According to the Food and Drug Administration’s recent recommendations, the food industry, restaurants, and other food service operators should be “encouraged” to help Americans reduce their daily sodium intake to 2,300 mg per day by voluntarily cutting the salt intake in foods.
The agency also released a list with the amount of sodium in more than 100 types of foods. Businesses can reduce salt content in the food they sell or serve voluntarily for now, but critics are concerned that the situation may be a slippery slope.
Too often non-mandatory guidance has morphed into the new law of the land overnight. Critics fear that the federal government could soon start to force companies to help it achieve the 2,300 mg of salt per day goal.
It happened before with artificial trans fats which were eventually banned. Yet, this time the FDA cannot remove salt from people’s diets for good as it is necessary to sustain life. But Americans could see some restrictions they didn’t ask for.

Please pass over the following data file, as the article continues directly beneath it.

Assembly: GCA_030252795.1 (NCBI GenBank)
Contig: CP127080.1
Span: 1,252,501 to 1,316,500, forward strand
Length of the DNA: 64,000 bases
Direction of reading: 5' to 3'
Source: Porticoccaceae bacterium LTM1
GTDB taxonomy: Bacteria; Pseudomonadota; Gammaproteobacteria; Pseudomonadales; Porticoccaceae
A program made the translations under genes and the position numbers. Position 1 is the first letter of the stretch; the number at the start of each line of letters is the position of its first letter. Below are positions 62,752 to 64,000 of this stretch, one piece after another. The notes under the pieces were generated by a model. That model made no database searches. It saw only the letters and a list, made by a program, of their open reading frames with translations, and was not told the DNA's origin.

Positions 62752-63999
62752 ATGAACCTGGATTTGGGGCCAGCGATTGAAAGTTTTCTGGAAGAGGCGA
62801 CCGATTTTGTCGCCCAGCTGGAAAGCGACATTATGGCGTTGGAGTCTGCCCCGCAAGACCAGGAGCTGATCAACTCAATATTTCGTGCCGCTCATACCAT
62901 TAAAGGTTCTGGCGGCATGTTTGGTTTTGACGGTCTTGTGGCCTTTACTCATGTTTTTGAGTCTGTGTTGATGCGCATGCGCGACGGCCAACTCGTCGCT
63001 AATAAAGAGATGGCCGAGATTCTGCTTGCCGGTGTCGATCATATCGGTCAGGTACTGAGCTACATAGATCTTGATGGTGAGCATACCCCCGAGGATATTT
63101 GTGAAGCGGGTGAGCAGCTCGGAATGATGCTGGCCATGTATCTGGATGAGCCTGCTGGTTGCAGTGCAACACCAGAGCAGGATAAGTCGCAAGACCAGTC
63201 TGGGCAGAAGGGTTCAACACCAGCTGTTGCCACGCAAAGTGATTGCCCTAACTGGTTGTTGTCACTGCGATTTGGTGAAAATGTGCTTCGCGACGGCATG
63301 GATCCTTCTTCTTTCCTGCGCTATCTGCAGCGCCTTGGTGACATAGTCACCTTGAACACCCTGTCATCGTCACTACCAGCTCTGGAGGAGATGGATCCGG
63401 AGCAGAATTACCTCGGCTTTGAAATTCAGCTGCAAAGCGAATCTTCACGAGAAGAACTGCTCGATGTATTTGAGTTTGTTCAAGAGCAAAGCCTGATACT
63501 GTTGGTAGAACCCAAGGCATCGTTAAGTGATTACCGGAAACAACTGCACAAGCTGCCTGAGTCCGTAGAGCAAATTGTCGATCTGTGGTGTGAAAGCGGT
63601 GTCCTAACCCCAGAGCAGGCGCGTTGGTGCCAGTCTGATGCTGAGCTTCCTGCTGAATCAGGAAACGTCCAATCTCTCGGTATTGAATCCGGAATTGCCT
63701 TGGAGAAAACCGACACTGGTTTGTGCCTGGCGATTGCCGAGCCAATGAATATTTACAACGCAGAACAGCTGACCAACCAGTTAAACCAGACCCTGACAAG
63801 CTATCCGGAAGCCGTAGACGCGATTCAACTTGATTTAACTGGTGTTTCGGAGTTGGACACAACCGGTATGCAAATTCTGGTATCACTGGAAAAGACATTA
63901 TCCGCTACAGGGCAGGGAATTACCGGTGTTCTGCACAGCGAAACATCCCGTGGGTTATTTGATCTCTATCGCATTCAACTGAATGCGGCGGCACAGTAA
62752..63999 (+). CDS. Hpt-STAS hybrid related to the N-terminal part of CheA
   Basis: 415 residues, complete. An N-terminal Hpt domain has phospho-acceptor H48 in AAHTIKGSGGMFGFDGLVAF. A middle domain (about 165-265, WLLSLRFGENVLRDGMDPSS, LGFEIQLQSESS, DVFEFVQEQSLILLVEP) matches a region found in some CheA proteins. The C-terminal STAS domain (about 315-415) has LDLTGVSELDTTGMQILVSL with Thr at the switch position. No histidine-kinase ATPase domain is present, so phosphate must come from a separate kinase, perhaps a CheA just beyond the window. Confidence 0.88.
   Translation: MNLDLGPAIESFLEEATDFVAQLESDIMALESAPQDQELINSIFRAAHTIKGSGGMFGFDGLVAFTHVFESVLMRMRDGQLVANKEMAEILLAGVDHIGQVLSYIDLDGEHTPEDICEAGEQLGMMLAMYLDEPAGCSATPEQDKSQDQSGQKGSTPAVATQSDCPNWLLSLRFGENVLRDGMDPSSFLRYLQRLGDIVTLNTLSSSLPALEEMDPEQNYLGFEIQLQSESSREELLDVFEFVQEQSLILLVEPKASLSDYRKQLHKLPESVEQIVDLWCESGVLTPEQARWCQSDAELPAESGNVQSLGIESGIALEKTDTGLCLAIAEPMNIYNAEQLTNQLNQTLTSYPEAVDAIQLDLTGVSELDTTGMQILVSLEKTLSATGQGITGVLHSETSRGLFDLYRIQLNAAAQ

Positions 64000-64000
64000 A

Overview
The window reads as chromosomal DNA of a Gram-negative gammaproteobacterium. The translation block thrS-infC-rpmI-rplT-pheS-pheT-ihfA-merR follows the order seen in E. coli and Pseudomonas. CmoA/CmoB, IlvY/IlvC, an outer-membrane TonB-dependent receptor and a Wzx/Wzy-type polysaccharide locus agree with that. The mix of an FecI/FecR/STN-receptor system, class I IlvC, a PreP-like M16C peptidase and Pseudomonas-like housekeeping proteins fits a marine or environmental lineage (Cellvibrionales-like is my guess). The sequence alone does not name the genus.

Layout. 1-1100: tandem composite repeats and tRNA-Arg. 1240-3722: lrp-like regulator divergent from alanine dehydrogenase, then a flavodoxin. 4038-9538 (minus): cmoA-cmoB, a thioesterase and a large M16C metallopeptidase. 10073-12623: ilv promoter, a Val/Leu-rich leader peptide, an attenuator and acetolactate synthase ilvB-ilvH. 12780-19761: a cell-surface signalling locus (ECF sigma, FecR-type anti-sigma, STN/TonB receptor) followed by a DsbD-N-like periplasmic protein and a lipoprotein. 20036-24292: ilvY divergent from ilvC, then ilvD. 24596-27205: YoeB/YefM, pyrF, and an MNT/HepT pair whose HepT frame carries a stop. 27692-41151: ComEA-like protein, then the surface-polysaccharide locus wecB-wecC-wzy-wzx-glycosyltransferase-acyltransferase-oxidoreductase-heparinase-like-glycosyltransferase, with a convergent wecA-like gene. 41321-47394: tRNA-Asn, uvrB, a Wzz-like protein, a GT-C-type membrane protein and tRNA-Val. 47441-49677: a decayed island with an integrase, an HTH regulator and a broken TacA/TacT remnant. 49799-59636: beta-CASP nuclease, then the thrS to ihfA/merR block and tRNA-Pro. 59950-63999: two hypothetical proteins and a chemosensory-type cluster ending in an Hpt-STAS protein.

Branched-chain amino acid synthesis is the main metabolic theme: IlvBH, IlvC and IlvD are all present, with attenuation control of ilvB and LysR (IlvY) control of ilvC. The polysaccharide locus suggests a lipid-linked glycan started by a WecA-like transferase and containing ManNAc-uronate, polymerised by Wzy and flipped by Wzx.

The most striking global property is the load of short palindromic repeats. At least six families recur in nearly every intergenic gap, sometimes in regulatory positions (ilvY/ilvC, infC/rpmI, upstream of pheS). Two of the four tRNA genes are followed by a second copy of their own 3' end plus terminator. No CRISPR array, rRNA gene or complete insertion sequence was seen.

Some analysts believe that the FDA’s latest move is just a battle cry for the army of advocacy groups, regulators and journalists which will start to put pressure on companies to comply with the new guidance.
Plus, federal and state regulators could issue other similar policies when more and more companies will yield to the mounting pressure and start applying the voluntary rules, critics say. Plus, there’s a high chance for the FDA to transit from voluntary to mandatory as many businesses are already meeting the proposed rules. or at least that’s what the agency says.
Critics also argue that the federal agency’s purpose is to supervise what is written on labels not to alter the food supply. If it does make the rules mandatory, it would also trump the freedom to choose of hundreds of millions of Americans.
At this point, the FDA seems to be run by people who think they know best what is healthy to eat. There are people who need higher sodium intake because they have medical conditions. Other people like it more salty for their own pleasure.
And how much salt should one eat is a matter of personal choice since it varies greatly from one person to another. So, saying that there’s a one-size-fits-all sodium level is both arrogant and absurd, critics said.
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